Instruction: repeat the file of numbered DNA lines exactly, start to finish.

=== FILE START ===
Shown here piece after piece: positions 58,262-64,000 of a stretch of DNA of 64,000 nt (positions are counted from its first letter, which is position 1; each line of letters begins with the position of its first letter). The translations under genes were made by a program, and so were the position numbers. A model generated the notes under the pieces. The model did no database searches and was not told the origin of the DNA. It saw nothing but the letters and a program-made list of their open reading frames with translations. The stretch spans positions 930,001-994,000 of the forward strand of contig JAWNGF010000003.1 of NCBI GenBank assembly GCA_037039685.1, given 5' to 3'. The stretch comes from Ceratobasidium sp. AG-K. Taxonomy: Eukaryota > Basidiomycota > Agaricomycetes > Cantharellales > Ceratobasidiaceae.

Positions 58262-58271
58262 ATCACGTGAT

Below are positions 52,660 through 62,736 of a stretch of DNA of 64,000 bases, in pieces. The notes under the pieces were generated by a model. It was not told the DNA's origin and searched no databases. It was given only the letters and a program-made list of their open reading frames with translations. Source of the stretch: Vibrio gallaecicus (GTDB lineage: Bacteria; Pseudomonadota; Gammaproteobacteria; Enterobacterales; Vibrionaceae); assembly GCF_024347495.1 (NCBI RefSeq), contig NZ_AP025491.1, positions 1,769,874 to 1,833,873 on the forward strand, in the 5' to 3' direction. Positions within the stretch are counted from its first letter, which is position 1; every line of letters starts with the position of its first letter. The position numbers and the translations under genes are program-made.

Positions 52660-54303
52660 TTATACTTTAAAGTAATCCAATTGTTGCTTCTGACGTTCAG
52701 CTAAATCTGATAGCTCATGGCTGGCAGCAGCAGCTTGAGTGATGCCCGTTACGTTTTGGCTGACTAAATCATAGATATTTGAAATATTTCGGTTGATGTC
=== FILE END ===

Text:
Shown here piece after piece: positions 58,262-64,000 of a stretch of DNA of 64,000 nt (positions are counted from its first letter, which is position 1; each line of letters begins with the position of its first letter). The translations under genes were made by a program, and so were the position numbers. A model generated the notes under the pieces. The model did no database searches and was not told the origin of the DNA. It saw nothing but the letters and a program-made list of their open reading frames with translations. The stretch spans positions 930,001-994,000 of the forward strand of contig JAWNGF010000003.1 of NCBI GenBank assembly GCA_037039685.1, given 5' to 3'. The stretch comes from Ceratobasidium sp. AG-K. Taxonomy: Eukaryota > Basidiomycota > Agaricomycetes > Cantharellales > Ceratobasidiaceae.

Positions 58262-58271
58262 ATCACGTGAT

Below are positions 52,660 through 62,736 of a stretch of DNA of 64,000 bases, in pieces. The notes under the pieces were generated by a model. It was not told the DNA's origin and searched no databases. It was given only the letters and a program-made list of their open reading frames with translations. Source of the stretch: Vibrio gallaecicus (GTDB lineage: Bacteria; Pseudomonadota; Gammaproteobacteria; Enterobacterales; Vibrionaceae); assembly GCF_024347495.1 (NCBI RefSeq), contig NZ_AP025491.1, positions 1,769,874 to 1,833,873 on the forward strand, in the 5' to 3' direction. Positions within the stretch are counted from its first letter, which is position 1; every line of letters starts with the position of its first letter. The position numbers and the translations under genes are program-made.

Positions 52660-54303
52660 TTATACTTTAAAGTAATCCAATTGTTGCTTCTGACGTTCAG
52701 CTAAATCTGATAGCTCATGGCTGGCAGCAGCAGCTTGAGTGATGCCCGTTACGTTTTGGCTGACTAAATCATAGATATTTGAAATATTTCGGTTGATGTC